*: This can be a honorary award.
I am almost certain that every Pixar movie to date has at least one correct answer, given the way I have worded the question. In any event, I will grade things as if that's the case. (Hint, hint!)


7. Sequels happen all the time and trilogies are almost passe now. Let's go one further: Name a movie series that has had exactly four films released.
Rebooted series are counted separately, but spin-off movies that exist in the same universe as the original films still count as part of the series, even if a lead actor gets swapped out, or a different character is made the focus. Movies that merge multiple previous franchises, however, count as a new franchise. For instance, Prometheus counts as part of the Alien franchise, but The Avengers does not count for Iron Man. Feel free to PM me if you have other specific questions about how I'm counting things.

8. The most significant director-actor pairing of all time might very well have been Akira Kurosawa and Toshiro Mifune, who made 16 films together. Kurosawa once said of Mifune, "I am proud of nothing I have done other than with him." Name a Kurosawa-directed film that features Toshiro Mifune.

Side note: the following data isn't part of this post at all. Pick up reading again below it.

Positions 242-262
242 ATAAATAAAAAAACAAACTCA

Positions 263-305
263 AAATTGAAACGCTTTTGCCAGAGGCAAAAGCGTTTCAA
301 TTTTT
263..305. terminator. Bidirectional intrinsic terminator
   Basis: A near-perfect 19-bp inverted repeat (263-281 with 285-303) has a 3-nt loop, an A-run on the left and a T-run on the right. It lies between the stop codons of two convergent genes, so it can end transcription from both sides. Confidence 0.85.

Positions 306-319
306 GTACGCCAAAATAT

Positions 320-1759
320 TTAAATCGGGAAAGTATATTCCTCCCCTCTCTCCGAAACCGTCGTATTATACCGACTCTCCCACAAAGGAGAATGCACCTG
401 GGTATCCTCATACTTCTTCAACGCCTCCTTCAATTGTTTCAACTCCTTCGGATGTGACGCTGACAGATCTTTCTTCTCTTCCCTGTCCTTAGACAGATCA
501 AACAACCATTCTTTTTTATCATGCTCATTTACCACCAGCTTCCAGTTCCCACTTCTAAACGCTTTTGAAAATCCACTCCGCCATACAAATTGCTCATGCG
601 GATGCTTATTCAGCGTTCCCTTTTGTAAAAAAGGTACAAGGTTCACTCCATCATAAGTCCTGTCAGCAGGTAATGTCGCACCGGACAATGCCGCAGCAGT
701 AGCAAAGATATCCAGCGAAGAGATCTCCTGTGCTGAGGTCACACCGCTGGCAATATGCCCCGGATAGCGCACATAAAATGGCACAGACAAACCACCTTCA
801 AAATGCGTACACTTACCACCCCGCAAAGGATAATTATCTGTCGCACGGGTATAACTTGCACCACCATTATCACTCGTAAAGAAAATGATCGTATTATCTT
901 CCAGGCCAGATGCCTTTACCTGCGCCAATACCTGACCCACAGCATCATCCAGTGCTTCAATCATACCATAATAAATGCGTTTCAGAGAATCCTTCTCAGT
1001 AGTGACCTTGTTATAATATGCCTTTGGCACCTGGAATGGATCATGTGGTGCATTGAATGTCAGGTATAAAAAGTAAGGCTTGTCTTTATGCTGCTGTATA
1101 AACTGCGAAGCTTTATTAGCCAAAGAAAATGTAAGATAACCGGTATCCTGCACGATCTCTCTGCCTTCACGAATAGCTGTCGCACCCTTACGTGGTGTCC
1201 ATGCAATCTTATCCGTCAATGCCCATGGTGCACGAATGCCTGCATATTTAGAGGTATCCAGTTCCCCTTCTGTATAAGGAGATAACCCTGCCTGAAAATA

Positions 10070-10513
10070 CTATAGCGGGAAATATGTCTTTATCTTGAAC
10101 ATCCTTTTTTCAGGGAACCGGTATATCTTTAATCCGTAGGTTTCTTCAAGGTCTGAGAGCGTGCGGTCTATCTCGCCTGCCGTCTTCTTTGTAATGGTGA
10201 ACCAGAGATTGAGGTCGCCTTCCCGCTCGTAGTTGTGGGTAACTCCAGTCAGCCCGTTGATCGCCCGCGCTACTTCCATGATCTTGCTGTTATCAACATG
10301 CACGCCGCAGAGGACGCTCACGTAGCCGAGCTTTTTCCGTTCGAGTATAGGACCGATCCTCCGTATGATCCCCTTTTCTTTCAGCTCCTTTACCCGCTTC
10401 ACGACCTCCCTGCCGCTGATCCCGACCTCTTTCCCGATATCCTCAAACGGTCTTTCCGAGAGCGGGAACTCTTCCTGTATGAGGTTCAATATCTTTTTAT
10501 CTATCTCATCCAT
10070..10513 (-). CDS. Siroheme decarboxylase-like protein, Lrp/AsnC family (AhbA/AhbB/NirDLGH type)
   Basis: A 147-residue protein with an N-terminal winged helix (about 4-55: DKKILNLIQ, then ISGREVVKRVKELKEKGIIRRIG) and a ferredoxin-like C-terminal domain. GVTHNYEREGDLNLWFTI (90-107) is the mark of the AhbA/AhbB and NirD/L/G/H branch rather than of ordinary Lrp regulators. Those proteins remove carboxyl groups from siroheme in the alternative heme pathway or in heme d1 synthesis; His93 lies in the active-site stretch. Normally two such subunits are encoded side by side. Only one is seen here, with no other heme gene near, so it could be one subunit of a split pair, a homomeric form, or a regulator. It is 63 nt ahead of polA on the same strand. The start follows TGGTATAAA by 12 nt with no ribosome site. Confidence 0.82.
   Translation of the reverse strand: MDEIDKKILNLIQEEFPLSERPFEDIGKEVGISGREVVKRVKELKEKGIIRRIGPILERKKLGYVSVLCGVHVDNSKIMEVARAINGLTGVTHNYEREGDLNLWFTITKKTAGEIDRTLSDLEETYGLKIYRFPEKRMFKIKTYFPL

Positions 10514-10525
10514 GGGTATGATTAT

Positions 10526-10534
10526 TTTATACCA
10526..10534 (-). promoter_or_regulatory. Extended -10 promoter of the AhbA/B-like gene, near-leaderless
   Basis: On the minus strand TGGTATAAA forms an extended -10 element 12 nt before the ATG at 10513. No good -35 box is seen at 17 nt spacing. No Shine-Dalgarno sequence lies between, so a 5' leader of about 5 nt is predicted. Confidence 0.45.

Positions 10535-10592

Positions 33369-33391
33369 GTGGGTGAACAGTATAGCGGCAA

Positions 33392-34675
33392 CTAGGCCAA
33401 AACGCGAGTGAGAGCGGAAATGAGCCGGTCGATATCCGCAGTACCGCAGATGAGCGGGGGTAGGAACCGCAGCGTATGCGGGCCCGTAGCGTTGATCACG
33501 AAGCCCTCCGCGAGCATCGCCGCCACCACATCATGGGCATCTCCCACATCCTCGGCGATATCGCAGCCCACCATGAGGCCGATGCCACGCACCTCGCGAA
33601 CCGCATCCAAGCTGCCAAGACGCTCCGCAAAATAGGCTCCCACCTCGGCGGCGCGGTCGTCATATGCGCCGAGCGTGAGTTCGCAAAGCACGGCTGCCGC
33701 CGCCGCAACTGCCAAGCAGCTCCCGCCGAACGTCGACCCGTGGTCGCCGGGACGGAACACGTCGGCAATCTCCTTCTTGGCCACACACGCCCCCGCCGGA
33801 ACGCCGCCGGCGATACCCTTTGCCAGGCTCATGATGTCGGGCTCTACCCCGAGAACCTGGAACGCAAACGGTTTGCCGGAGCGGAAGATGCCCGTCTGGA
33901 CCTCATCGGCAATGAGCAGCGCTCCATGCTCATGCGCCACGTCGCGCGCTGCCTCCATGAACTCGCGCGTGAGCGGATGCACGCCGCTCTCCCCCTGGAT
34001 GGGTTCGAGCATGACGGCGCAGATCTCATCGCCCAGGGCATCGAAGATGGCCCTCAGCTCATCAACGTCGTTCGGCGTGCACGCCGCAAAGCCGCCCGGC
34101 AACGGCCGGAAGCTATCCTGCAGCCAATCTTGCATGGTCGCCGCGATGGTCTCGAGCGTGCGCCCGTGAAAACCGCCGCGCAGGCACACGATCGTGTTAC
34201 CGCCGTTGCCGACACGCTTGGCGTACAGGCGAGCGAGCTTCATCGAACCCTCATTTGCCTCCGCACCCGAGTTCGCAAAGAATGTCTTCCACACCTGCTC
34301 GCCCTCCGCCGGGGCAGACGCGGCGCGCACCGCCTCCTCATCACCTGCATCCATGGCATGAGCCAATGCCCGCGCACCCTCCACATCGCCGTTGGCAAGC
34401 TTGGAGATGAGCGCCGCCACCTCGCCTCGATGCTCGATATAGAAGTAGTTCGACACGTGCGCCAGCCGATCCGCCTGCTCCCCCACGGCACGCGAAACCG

Hint: The pair stopped working together after 1965. Kurosawa became much less prolific after the split, so it doesn't matter too much, but you don't want to guess Ran, which premiered in 1985 and is easily Kurosawa's most famous film that doesn't feature Mifune. For this question you don't have to worry about whether the film saw a US release.

9. Pick one of the photos below and give the name that the pet is usually called in the pictured movie. Please include the letter with your answer.
Spoiler
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10. Name an actor who has played Robin Hood on screen.
Voice actors are OK. The character's name does not have to be 'Robin Hood' exactly - although it should be close - as long as it is clear, e.g., from the movie title, that the character is based on the Robin Hood of traditional lore.

11. I have taken every film since 1999 that has a certain property and selected a shot from the film; these shots are compiled in the image below. Name one of the movies.
You do not have to tell me which picture your movie corresponds to. None of the movies is obscure. I anticipate that I might have to give 'Be More Specific' to certain responses, so be forewarned.